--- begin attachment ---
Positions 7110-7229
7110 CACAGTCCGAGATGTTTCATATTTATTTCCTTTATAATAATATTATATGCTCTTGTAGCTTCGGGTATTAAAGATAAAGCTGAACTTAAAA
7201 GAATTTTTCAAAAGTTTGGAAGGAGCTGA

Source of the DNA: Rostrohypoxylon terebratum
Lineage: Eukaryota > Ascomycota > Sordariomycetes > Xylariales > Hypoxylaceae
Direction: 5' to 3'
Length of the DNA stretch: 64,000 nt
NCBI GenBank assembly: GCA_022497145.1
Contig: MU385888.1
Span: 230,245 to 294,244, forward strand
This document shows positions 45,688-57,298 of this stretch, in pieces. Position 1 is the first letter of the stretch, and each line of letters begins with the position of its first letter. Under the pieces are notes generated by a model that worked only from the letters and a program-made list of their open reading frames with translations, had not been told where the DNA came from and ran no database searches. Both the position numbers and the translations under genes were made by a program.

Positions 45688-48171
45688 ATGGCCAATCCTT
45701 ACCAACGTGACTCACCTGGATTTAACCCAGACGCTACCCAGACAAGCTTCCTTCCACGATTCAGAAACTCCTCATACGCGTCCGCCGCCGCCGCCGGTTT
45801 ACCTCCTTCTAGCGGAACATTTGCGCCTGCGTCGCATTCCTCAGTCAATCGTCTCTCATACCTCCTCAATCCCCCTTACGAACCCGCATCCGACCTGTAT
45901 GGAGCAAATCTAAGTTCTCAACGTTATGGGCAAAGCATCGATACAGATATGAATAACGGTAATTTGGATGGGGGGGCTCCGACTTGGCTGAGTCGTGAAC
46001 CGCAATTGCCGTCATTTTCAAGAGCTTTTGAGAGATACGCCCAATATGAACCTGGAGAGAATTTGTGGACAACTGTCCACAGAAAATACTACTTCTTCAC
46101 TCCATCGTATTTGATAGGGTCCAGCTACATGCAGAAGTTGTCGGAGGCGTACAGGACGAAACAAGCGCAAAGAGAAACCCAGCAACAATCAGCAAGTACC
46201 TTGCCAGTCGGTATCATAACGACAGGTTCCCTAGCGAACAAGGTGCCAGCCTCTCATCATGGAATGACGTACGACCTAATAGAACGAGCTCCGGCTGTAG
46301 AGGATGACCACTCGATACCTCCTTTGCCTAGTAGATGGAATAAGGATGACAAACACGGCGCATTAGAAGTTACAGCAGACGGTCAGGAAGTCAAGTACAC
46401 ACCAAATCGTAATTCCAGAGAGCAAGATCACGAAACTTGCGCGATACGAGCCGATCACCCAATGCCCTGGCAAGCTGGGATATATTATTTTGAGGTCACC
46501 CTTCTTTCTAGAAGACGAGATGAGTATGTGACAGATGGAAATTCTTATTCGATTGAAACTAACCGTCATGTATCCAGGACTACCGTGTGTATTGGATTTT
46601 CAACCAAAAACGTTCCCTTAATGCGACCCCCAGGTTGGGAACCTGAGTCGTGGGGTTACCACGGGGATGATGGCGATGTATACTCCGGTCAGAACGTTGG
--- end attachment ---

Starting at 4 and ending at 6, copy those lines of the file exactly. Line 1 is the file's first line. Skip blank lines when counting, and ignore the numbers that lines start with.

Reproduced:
Source of the DNA: Rostrohypoxylon terebratum
Lineage: Eukaryota > Ascomycota > Sordariomycetes > Xylariales > Hypoxylaceae
Direction: 5' to 3'